Maternal morbidity and mortality in 442 pregnancies with hemolysis, elevated liver enzymes, and low platelets (HELLP syndrome)Am J Obstet Gynecol. 1993 Oct; 169(4):1000-6.AJ
Our purpose was to describe the incidence and effects of serious obstetric complications on maternal outcome in pregnancies complicated by HELLP syndrome.
A prospective cohort study was performed on 442 pregnancies with HELLP syndrome managed at this center from August 1977 through July 1992.
Of 437 women who had 442 pregnancies with HELLP syndrome; 309 (70%) of the cases occurred ante partum and 133 (30%) post partum; 149 (11%) developed at < 27 weeks and 80 (18%) at term. Maternal mortality was 1.1% (five patients). Serious maternal morbidity included disseminated intravascular coagulation (21%), abruptio placentae (16%), acute renal failure (7.7%), pulmonary edema (6%), subcapsular liver hematoma (0.9%), and retinal detachment (0.9%). Fifty-five percent of patients required transfusions with blood or blood products, and 2% required laparotomies for major intraabdominal bleeding. Abruptio placentae was strongly correlated with the development of disseminated intravascular coagulation (p < 0.0001), acute renal failure (p < 0.001), and pulmonary edema (p < 0.01). Moreover, there was a strong association between pulmonary edema and acute renal failure (p < 0.0001). There were no differences in laboratory findings between HELLP syndrome before and after delivery; however, women with postpartum HELLP syndrome had significantly higher incidences of pulmonary edema and renal failure.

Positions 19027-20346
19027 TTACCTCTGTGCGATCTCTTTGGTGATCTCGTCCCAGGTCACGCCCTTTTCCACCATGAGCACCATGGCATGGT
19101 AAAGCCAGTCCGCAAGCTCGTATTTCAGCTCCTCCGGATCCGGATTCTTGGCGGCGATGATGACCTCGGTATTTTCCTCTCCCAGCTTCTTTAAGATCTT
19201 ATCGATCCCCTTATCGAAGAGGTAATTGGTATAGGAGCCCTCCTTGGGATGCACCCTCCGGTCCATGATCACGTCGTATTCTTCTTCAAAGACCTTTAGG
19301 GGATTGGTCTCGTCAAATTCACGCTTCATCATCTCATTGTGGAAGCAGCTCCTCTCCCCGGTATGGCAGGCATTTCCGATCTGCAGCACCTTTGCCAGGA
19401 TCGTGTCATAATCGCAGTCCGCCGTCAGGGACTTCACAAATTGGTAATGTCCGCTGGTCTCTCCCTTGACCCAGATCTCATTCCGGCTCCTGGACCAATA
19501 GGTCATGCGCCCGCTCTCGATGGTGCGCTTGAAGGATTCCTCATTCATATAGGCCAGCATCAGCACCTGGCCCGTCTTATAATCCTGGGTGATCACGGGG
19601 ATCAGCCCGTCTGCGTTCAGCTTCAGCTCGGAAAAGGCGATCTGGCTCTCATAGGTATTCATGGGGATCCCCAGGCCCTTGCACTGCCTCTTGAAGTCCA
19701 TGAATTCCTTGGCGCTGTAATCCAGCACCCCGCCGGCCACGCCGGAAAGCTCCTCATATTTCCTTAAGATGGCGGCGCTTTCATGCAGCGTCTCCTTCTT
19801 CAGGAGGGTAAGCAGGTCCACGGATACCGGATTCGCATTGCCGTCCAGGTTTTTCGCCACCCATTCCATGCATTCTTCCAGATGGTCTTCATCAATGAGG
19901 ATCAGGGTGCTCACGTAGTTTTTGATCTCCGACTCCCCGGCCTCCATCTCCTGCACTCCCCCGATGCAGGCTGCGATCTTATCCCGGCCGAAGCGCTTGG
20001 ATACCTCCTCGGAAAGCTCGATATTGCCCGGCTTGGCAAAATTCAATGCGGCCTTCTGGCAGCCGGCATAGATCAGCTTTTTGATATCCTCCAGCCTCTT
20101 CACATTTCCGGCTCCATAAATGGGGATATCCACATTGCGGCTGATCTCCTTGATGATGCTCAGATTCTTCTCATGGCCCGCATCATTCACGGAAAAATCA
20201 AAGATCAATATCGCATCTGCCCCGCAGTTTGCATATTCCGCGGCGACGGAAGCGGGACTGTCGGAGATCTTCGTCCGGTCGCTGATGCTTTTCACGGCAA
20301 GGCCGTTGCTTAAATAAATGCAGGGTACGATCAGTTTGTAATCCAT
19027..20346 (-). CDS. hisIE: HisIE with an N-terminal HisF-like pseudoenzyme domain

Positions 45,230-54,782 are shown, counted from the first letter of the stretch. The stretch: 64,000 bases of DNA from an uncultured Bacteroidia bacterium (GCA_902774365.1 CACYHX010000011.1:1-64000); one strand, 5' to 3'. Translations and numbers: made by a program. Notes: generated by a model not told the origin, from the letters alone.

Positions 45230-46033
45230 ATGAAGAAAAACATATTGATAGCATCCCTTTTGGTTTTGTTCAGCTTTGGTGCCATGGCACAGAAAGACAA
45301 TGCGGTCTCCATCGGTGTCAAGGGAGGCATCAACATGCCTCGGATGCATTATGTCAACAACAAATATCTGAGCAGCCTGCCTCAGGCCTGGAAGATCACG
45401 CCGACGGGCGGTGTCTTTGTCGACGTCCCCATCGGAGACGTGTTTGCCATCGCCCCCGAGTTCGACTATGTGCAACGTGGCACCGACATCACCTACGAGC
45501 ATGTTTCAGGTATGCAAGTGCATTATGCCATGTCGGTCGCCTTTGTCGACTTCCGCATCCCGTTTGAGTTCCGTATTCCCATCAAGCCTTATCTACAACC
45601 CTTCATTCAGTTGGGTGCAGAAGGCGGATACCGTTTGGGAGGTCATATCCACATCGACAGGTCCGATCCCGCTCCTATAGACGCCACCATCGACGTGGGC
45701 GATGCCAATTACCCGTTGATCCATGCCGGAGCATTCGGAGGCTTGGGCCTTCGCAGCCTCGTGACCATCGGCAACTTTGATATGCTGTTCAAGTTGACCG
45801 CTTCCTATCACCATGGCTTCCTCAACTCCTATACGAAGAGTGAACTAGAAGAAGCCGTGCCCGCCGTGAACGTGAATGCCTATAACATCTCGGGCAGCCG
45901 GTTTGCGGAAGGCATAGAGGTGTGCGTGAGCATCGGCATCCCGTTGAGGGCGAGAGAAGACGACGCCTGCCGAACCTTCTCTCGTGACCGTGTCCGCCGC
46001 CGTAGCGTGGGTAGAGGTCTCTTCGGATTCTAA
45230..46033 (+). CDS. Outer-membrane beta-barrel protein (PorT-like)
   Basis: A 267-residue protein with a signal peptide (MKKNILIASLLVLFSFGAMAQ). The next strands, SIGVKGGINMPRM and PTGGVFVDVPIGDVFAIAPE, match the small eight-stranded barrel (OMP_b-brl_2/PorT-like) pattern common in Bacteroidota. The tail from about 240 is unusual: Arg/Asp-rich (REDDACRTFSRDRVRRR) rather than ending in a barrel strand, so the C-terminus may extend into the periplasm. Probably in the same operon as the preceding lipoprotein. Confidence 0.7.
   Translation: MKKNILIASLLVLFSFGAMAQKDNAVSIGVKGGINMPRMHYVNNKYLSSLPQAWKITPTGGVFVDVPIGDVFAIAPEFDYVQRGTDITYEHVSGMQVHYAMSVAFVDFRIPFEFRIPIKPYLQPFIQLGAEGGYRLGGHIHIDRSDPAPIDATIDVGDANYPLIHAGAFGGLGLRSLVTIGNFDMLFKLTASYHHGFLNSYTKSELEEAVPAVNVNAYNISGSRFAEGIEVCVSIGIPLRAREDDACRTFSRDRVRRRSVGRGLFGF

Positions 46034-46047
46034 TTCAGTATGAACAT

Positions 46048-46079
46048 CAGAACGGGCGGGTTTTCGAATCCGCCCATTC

HELLP syndrome is associated with serious maternal morbidity, especially when it arises in the postpartum period.